The narrow sense of “environment” as a discourse on wilderness protection has fueled criticism by ecofeminists, urban ecologists, and environmental justice activists. Ecofeminists suggest that human relationships with the natural world have been engendered by a masculinist impulse to imagine and experience the land as feminine. For Annette Kolodny (1975, 58), the pastoral impulse is at once a desire for exclusive possession, leading to exploitation, and an urge to protect the primal forest, so as “to return in order to begin anew.” In response, ecofeminism attempts to deconstruct the nature/culture dualism that situates nature, women, and ethnic minorities as passive “others” against which the Anglo-American male constructs himself. By linking the salvation of the planet Earth to issues of social equality, ecofeminism contributes to our understanding of the place of human structures of domination and power in environmental change. Yet the process of deconstructing the nature/culture dualism also risks enshrining a gender dualism. The problem is that neither “women” nor “ethnic minorities” are unitary categories of analysis. Rather, they are diverse groups differentially situated with respect to their environments, communities, and identities (Di Chiro 1996).
In response to this problem, Marxist streams of ecofeminism have focused on issues of social class and environmental degradation, while grassroots environmental justice movements have successfully mobilized urban poor communities in the United States. In different ways, each has pointed out that the antiurban bias of preservation politics has often resulted in the creation of toxic ghettos in cities while cordoning off scenic wonderlands. William Cronon (1995) argues that wilderness preservation may encourage the migration of dirty industries to poor communities whose members lack access to networks of power; Robert D. Bullard (2002) adds that the term “environmental racism” more accurately describes the environmental policies and industry practices that provide benefits to whites while shifting costs to people of color. Environmental justice movements, including the “environmentalism of the poor” in developing countries, place the survival of poor and marginalized people at the center of environmental activism. These movements seek freedom from state-centered and international development projects that excrete the toxins of afﬂuent nations and local communities into poor communities.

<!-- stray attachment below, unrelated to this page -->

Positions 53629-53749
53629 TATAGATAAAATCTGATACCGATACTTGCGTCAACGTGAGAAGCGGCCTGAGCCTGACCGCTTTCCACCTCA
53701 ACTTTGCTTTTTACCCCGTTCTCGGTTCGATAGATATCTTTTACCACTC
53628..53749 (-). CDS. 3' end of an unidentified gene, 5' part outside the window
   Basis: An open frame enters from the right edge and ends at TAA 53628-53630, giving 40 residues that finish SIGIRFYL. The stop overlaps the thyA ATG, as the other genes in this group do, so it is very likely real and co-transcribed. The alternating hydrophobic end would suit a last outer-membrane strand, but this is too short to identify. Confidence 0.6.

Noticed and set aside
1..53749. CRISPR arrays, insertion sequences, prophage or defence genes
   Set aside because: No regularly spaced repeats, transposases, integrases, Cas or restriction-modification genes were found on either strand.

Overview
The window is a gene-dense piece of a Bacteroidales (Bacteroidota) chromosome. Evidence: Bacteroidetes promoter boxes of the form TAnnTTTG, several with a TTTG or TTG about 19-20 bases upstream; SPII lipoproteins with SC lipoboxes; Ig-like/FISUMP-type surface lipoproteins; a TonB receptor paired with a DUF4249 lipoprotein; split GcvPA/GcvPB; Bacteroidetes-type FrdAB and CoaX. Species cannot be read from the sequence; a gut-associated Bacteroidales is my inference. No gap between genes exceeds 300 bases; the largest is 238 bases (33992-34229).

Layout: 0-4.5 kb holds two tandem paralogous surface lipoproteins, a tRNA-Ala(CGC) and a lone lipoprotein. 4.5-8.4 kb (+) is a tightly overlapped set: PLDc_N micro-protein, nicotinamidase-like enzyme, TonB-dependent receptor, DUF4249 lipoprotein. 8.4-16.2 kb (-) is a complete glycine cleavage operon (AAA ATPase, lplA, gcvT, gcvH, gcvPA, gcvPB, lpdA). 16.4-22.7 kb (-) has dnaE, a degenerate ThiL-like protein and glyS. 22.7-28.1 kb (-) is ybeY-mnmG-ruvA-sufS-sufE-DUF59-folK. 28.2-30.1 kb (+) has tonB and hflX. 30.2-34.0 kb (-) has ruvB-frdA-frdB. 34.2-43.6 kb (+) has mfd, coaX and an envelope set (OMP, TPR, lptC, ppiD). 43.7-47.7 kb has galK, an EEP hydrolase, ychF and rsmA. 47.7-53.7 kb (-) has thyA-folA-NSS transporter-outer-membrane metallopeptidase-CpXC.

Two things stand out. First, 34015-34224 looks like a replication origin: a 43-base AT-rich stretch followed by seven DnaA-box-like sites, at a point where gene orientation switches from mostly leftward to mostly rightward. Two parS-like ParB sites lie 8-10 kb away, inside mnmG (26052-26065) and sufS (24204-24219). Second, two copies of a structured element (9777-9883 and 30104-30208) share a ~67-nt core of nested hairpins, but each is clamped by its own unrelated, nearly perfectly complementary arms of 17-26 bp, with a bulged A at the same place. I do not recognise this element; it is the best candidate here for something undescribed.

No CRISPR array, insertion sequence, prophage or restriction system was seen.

Environmental justice activists charge deep ecologists with ignoring the problems of social and economic inequality on a global scale. Deep ecologists counter with the charge that the environmental justice position is reformist and anthropocentric, too firmly rooted in human communities. The advantage of deep ecology’s bio- or ecocentric position lies in its emphasis on the notion that “everything is connected”; its disadvantage is that it can be accused of ventriloquizing a natural world that cannot speak for itself. Herein lies the central paradox: speaking for a natural world is a representational practice requiring the intervention of an authorized human agent. Biocentrism’s radical displacement of human agency means that a powerful speaking human subject vanishes into nature, setting up an ideological fantasy of a world of total equality among humans and between humans and nonhuman “nature” (van Wyck 1997). As Jim Tarter (2002, 213) puts this critique of biocentrism, “some live more downstream than others,” and those people tend to be poorer and darker and to have little or no access to environmental policymakers. In short, biocentrism risks masking the relationship between environmental exploitation and human exploitation. By contrast, the broader sense of the term “environment” can enable a questioning of relations of power, agency, and responsibility to human and nonhuman environments.